If I were to hold it                 te ni toraba
It would melt in my tears       kien namida zo atsuki
Like autumn frost.                 Aki no shimo                - Matsu Basho (1644-1694)

Ah, but do they talk about time ?

Not directly, they are more about a Zen perception of nature, but we can definitely perceive two recurring themes; first a seasonal or cyclical time as opposed to a linear time. In some cases we feel an absence of time a sort of enlightened Zen moment encompassing all time. Second, a spiritual or dream dimension dealing with issues of death and eternity.

Haiku on cyclical time:

In this autumn                        kono aki wa
Why am I so old ?                  nan de toshi yoru
In the clouds, a bird               kumo no tori               - Matsu Basho (1644-1694)

Moonlight:                             shiraume no
The white plum returns          kereki ni modoru
a winter tree                           tsukiyo kana                - Yosa Buson (1715-1783)

returning to see them             kitemireba
in the evening the blossoms   yube no sakura
have become fruits                 mi to narinu                - Yosa Buson (1715-1783)

Haiku on perception and dreams:

Spring rain                             harusame
reflected in bovine eyes         furu to mo shirazu
that do not see it                    ushi no me ni              - Konishi Raizan (1653-1716)

Unseen lark                            furusato no
of my distant home village    mienaku narite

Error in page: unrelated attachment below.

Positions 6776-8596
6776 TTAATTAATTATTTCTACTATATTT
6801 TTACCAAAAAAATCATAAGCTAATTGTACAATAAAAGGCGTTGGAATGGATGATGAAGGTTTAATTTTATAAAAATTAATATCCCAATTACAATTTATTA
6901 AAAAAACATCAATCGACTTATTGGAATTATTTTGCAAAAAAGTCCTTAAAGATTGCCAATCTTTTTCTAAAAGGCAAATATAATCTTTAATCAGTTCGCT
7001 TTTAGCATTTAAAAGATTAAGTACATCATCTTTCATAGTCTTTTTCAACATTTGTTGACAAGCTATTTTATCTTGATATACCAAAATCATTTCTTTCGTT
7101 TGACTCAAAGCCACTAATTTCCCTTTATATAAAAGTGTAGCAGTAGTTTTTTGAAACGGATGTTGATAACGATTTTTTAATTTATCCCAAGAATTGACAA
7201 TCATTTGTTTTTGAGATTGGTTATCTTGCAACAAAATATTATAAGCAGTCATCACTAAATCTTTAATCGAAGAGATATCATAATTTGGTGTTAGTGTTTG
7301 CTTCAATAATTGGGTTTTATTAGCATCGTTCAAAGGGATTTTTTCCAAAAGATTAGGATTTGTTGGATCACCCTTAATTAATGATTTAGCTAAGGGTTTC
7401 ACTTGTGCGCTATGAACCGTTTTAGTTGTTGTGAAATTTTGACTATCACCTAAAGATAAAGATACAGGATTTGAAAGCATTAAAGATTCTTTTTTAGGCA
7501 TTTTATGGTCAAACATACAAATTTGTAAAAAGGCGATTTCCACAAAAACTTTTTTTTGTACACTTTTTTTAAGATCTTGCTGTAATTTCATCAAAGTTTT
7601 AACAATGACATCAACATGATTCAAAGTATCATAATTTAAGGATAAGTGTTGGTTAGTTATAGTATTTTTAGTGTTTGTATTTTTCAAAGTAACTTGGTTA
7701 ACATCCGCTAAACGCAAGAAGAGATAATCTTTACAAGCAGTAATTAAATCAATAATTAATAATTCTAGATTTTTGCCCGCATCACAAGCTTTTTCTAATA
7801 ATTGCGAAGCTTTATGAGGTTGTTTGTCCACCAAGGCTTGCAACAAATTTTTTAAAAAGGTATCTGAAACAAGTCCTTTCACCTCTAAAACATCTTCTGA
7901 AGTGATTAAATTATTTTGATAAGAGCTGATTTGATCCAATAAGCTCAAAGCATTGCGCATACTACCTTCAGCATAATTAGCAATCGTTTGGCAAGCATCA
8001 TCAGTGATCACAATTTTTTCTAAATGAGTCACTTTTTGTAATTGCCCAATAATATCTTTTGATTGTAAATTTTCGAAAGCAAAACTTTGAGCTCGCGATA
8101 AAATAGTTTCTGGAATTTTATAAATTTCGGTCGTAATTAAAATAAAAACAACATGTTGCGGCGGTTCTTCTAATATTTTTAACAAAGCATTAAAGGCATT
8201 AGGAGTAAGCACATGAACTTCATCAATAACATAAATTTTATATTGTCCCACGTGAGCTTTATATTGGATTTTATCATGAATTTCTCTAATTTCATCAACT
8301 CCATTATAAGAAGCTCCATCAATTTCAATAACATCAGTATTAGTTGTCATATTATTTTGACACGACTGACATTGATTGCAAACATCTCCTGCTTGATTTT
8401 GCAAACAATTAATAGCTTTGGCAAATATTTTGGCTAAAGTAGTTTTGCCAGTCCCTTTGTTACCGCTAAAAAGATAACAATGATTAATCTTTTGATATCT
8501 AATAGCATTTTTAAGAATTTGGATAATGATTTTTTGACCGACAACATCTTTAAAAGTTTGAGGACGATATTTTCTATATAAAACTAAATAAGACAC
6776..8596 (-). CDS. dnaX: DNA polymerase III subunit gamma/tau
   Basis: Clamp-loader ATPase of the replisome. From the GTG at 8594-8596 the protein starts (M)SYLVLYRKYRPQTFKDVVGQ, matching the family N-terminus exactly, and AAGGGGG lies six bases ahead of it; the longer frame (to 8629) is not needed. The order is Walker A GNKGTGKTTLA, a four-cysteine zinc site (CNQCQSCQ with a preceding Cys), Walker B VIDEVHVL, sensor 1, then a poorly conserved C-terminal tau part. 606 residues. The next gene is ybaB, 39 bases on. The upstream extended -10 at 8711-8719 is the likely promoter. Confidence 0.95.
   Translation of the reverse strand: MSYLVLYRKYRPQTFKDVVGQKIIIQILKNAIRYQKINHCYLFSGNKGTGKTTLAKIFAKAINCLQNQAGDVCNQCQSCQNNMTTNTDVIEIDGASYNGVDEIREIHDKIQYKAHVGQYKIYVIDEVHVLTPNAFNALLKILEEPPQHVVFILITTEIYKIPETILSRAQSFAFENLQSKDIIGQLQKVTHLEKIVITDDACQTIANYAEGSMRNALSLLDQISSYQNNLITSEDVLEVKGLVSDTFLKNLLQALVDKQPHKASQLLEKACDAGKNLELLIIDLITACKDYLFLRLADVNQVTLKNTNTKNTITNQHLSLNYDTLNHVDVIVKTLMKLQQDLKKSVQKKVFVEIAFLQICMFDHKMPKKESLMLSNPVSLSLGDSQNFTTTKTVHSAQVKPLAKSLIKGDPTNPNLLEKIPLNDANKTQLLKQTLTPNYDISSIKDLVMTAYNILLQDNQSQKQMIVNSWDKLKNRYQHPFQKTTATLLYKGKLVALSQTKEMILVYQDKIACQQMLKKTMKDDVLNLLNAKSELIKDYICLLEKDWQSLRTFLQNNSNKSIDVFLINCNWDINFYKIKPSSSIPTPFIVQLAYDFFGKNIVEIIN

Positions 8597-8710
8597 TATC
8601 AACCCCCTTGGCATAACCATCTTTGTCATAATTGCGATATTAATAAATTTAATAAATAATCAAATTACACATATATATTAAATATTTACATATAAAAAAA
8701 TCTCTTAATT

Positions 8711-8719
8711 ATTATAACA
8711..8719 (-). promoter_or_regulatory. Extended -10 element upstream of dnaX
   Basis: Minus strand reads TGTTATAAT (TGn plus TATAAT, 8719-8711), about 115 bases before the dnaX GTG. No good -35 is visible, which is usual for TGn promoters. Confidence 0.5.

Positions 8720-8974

I know you’re singing            naku hibari                 - Kobayashi Issa (1763-1828)

The butterfly is a recurring theme in haiku and often is an allusion to Chuang Tzu’s dream:

You are the butterfly             Kimi ya cho
and I the dreaming heart       ware ya Sooji ga
of [Chuang Tzu]                    yumegokoro                 - Matsu Basho (1644-1694)

“Once upon a time, I, Chuang Tzu, dreamt I was a butterfly, fluttering hither and thither, to all intents and purposes a butterfly. I was conscious only of following my fancies as a butterfly, and was unconscious of my individuality as a man. Suddenly I awaked, and there I lay, myself again. Now I do not know whether I was then a man dreaming I was a butterfly, or whether I am now a butterfly dreaming I am a man.” Chuang Tzu (4th Century BCE)

Chuang Tzu also wrote the following around the 4th Century BCE:

By and by comes the great awakening, and then we may find out that this life is really an extended dream. Fools think they are awake now, and flatter themselves they know if they are really princes or peasants. Confucius and you are both dreams; and I who say you are dreams—I am but a dream myself. This is a paradox. Tomorrow a wise man may come forward to explain it; but that tomorrow will not be until ten thousand generations have gone by.